In Boston Ballet’s program Bella Figura, at the Boston Opera House through this Sunday, all three pieces stretch conventional notions of what is beautiful. William Forsythe’s The Second Detail is set to a booming electronic score by Thom Willems and mixes in hyper-extensions and lazy postures with classical technique. Jirí Kylián’s Bella Figura manages to demonstrate the beauty in hunched shoulders. And Helen Pickett’s new ballet Part I, II, III begs the audience to find beauty in a pas de deux in which one dancer (Kathleen Breen Combes) is often confined to the wobbling, tentative steps of an infant.
When the curtain rises on The Second Detail, the stage looks leeched of color: the leotards worn by the dancers are an icy, bleached blue, the walls are muted gray. Along the back edge of the stage is a row of simple black stools, where throughout the piece dancers perch to rest.
It feels both stylish and vaguely unformed — an aesthetic that runs through the piece, from the attitude of the dancers to the block-lettered “THE” placed challengingly on the lip of the stage. A lot of the movement is almost abrasively big: legs that climb so high they no longer seem connected to a body, piqué arabesques just on this side of control, and showy, outstretched arms that rival those of self-satisfied gymnasts as they stick their landings. This sort of showiness is offset by the often-funny ennui displayed by the dancers, who step casually out of triple pirouettes, their arms still swinging round their hips with the momentum of the turn, or whip off amazing technical feats before slouching off to the sides of the stage. Willems’ score, too, is both defiantly audacious and slightly aimless, sometimes sounding like fading music at a creaky carnival.
Near the end of the piece, a woman (Lorna Feijóo), dressed in a white, loosely fitting dress, enters; her steps are not especially different from those of the other dancers, but she dances them with more conviction. For a while, she weaves through the crowd — until the “THE” is knocked over, and the ballet ends.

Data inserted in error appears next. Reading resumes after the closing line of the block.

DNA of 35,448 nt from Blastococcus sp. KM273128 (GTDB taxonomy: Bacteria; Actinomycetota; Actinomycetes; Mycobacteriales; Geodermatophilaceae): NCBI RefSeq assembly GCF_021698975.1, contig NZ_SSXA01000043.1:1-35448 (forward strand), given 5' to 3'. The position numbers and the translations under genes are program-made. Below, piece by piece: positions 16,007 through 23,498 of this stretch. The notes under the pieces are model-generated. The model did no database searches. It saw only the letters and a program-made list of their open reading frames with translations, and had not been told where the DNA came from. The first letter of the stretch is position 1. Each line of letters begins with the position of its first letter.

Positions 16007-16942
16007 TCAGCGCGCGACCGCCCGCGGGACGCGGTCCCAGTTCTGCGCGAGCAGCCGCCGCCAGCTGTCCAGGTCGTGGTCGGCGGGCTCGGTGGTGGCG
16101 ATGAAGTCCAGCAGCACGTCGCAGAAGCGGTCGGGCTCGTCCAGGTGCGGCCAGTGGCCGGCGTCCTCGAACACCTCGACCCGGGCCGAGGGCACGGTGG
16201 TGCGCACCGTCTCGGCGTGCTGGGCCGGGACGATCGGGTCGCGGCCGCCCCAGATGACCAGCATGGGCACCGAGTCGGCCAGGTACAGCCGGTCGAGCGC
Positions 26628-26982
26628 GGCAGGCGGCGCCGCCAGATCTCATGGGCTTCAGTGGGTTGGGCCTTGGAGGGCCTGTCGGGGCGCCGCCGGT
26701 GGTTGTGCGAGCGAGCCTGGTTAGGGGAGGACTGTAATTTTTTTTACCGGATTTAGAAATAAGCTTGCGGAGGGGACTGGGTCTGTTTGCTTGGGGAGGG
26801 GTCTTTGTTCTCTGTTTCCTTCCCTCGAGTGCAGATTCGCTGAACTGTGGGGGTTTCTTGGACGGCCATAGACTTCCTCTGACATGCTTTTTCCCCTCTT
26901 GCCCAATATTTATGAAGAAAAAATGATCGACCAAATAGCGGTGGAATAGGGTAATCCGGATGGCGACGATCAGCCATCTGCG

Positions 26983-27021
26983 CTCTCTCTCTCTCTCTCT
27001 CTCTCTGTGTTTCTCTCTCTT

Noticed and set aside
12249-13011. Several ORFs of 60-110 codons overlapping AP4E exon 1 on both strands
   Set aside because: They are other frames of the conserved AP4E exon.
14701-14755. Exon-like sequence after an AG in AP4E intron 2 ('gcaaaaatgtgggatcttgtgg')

Helen Pickett’s PART I, II, III (choreographed to music by Arvo Pärt — a composer whose work has become trendy in dance in recent years) plays with some interesting ideas, but the three movements do not cohere. The first, LAYLI O MAJNUN is a pas de deux inspired by an old Persian love story; the second, called Tsukiyo, is also for two dancers, and is inspired by a Japanese fairytale. Both of these sections seem almost unreal: LAYLI O MAJNUN is danced on a black stage (in the first minutes, the two dancers are often hidden by the darkness), and in Tsukiyo a white fog rolls over the floor and down into the orchestra pit. Misa Kuranaga and John Lam (in the first section) dance their doomed love story with passion, and Pickett gives them some lovely moments (at one point, Lam holds an arm around Kuranaga’s waist, and she undulates her arms as if flying), but the piece doesn’t quite work structurally. This is perhaps due in part to the score, which is filled with ominous-sounding chords that change neither the direction of the music nor the arc of the dance. In Tsukiyo, Kathleen Breen Combes’ quavering movements fit the pale, vibrato-less music (Pärt’s Spiegel im Spiegel) — but again, Pickett does not quite transcend the minimalist repetitiveness of the notes and the piece falters.
The third section, Tabula Rasa, is more in the vein of a Forsythe piece — and while it is well-constructed and quite enjoyable to watch, it doesn’t really fit with the more sentimental (and narratively inclined) beginning of the ballet. Nevertheless, it demonstrates Pickett’s skill as a choreographer — she simply needs to sharpen her vision.
Vision is something Bella Figura has in spades. Kylián’s use of the stage is fantastic: he deftly uses the black curtains to define, and redefine, the space. They are wrapped around a dancer’s body like a sheet, dropped down in front of a row of dancers (and gathered into their waiting arms), grasped by two women as they keel backwards, hinging at their knees. It is clever, certainly; more importantly, it brings the space to life — as much a evolving creature as the dancers.
For throughout the piece, the dancers change. Sometimes, this is obvious: while at the beginning of the piece, almost all of them are clad in chic practice clothes, they later change into voluminous red skirts (with their torsos nude), and later back again. More subtly, they change each other. In one amusing section, a man presses down repeatedly on his partner’s shoulder (a gesture reminiscent of countless ballet teachers). In another, two women (tightly framed by those black curtains) kneel opposite each other, their red skirts spread out on the floor: when one reaches forward with her hand, the other pulls back.
In the hands of a lesser choreographer, the dichotomies in this piece could become too rigidly defined. (Even Forsythe’s woman-in-white almost doesn’t work). Yet Kylián seems not to elevate one type of beauty over another. And in the final section of the piece, even that tense shoulder leads to a quietly beautiful moment between the two dancers, human and tender.
For more information, visit bostonballet.com.
Hanna studied dance at a small dance school in Massachusetts and at
the Kirov Academy of Ballet in Washington, D.C. before heading to New
York to attend Barnard College. While at Barnard she studied English
literature and wrote dance reviews for two campus publications, the
“Columbia Spectator” and the “Barnard Bulletin.” She is currently working